Building more is essential – but not enough to solve the affordability crisis

What with the EU referendum hotting up, hooliganism stalking Euro 2016, and Donald Trump enraging half the world, there’s not a lot of unanimity at the moment. But almost everyone now agrees that we need to build far more homes in England. Happily the government does too, having recently increased it’s ‘ambition’ to build a million new homes this parliament to a full blown ‘commitment’ – which Westminster-watchers assure me is a significant shift. The word on Whitehall is that Secretary of State Greg Clark sees this target as analogous to the challenge that Churchill famously gave to the young Harold MacMillan of building 300,000 homes a year, saying that it would either make or break his career. MacMillan fretted – but believed that that ‘every humble home will bless my name, if I succeed’ (which he famously did).

Targets are one thing, but as last year’s Comprehensive Spending Review made clear, the Chancellor is also prioritising house building, and has found a pretty impressive amount of money to deliver it. Keen observers will have noted that we at Shelter have had a few less-than-positive things to say about some of the government’s other housing initiatives, particularly the attacks on genuinely affordable homes in the Housing & Planning Act 2016, as we must now learn to call it.  But despite these concerns, the commitment to addressing England’s historic undersupply of new homes remains a hugely important step towards tackling the housing crisis.

So it was a little galling on several fronts to read yesterday’s new report from Civitas: Restoring a Nation of Homeownership, by Peter Saunders, which robustly rejects the idea that building more homes will improve affordability. My first problem with this report is just how well written and argued it is: if people are going to challenge our hard-won consensus, I’d prefer it if they would be less eloquent and well informed about it. But it must be said – Saunders is quite simply right that building more homes on its own will not bring the price of homes down to a level ordinary families can afford.

This is a terrible truth that many – myself included – are reluctant to admit in public, for fear that it will undermine the argument for more homes. We fear that NIMBYs and naysayers will seize on this admission as proof that we don’t need to build any more, and certainly not round their way. They’d be completely wrong, of course, because it’s perfectly possible to have BOTH an affordability crisis and shortage of homes, without assuming that fixing one problem will automatically solve the other. In fact, I’d say that’s exactly where we are: the lack of housing supply has undoubtedly contributed to booming house prices, but it’s certainly not the only factor. Improving supply therefore can’t be the only solution required.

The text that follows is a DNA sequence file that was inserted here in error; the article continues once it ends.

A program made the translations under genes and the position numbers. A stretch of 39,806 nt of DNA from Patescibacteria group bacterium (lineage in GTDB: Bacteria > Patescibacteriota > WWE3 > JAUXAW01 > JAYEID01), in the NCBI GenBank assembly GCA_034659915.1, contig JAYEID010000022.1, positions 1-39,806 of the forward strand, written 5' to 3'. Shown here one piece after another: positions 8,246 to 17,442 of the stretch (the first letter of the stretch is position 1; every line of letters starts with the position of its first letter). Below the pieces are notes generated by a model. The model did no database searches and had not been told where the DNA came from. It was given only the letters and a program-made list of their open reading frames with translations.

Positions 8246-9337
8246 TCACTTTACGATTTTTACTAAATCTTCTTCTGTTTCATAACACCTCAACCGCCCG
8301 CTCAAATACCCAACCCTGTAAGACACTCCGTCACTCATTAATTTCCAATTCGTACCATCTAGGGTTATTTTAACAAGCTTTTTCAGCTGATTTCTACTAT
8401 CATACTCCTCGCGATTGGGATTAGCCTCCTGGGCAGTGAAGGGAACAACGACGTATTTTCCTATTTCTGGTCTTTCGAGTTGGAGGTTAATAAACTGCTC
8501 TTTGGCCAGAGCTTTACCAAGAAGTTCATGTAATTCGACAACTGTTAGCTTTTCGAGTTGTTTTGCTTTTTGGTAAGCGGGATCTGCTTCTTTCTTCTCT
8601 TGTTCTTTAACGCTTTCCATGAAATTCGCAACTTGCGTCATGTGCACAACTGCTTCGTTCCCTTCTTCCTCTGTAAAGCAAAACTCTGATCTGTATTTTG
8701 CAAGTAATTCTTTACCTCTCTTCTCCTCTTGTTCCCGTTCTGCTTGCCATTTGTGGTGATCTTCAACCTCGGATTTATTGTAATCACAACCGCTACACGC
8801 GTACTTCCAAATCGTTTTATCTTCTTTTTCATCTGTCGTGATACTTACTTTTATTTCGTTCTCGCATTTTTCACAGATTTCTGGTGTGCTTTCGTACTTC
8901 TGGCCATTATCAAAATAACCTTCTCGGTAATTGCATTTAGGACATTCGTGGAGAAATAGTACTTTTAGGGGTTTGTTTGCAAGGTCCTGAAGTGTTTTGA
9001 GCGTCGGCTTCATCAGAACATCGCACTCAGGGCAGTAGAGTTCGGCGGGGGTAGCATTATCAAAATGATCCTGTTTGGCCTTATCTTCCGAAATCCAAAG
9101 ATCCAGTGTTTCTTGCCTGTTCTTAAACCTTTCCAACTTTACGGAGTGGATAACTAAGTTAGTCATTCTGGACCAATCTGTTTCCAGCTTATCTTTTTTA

To be clear, we do urgently need more homes. Back in 2004 Kate Barker’s seminal review of housing supply showed that current building rates implied that all new homes would last 1,200 years. Even the Queen doesn’t have a house that old – so we’d need to increase supply just to replace the existing, aging stock, let alone meet the needs of frustrated first time buyers, overcrowded renters or those suffering the nightmare of homelessness. For all these reasons, we need more homes.

But as Saunders says, even the most ambitious house building programme can’t add much more than 1% to the stock each year, so the bulk of homes for sale at any one moment will always be older properties, not new builds. This means that general house prices are actually set in the second hand market, which new build can only influence at the margin. So it’s not the raw supply of new homes that determine prices, but how much people are prepared to pay for the homes that are already there.

As we’ve long argued, there is simply no silver bullet to the twin problems of the housing shortage and the affordability crisis: we need a whole range of solutions addressing the land market, the construction industry, the planning system, public taxes and subsidies, the housing market, tenure options and financial regulations – and that’s just on the supply side of the equation. But Civitas are entirely right to draw attention to the other side of that equation: we also have to address the problems of housing demand, because it’s this that really determines house prices.

I’ll review some of Civitas’s interesting suggestions for tackling housing demand in another blog later today.

  1. Reducing the amount of money available and willing to be spent on housing will bring down the price of housing, so making housing more affordable for those for whom such money is available. As such, you could say that it solves the affordability crisis, making building more houses inessential. The catch is how those to whom such money is available is decided. It will either be those with access to the bank of Mum and Dad, or those who are allowed mortgages under a Bank of England regime of regulatory and interest rate levers designed to prevent prices rising. To the extent that financial prudence, the main mandate of the Bank, was involved in such regulation, this would also favour those already with access to capital. These proposals would therefore work to stabilise privilege.